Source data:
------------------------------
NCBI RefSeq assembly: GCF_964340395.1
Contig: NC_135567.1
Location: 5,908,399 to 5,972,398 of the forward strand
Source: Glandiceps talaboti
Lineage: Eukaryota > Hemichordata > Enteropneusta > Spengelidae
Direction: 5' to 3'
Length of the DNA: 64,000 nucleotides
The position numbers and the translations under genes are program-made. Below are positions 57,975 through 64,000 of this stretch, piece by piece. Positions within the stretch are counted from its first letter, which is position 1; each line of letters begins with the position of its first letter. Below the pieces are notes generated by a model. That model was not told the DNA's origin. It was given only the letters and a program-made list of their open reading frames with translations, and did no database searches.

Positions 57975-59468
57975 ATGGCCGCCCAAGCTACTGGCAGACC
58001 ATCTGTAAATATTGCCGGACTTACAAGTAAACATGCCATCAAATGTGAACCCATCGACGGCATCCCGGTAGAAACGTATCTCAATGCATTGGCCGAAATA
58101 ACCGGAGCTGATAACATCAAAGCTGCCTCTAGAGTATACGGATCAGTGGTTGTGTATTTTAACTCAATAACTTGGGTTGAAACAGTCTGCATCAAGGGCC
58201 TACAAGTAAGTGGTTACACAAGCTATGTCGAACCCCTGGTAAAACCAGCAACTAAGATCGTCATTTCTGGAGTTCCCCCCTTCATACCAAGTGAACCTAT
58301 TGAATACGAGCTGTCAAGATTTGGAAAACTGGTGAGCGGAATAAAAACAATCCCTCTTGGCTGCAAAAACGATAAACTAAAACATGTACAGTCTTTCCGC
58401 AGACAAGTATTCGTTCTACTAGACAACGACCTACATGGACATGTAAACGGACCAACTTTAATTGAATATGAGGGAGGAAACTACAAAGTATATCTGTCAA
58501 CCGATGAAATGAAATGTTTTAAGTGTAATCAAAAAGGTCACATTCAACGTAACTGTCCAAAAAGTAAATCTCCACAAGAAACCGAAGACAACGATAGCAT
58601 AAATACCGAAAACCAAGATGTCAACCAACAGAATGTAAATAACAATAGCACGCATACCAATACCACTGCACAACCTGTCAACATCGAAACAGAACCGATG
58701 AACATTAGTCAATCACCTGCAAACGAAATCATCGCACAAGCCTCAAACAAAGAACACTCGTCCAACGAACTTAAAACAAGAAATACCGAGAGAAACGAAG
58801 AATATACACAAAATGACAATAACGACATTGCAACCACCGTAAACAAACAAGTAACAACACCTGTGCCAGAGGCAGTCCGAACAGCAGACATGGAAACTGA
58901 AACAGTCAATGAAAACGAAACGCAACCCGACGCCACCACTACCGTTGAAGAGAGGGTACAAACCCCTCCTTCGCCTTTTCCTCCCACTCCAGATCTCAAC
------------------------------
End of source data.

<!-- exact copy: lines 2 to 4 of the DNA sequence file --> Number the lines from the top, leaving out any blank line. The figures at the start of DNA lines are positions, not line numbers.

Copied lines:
Contig: NC_135567.1
Location: 5,908,399 to 5,972,398 of the forward strand
Source: Glandiceps talaboti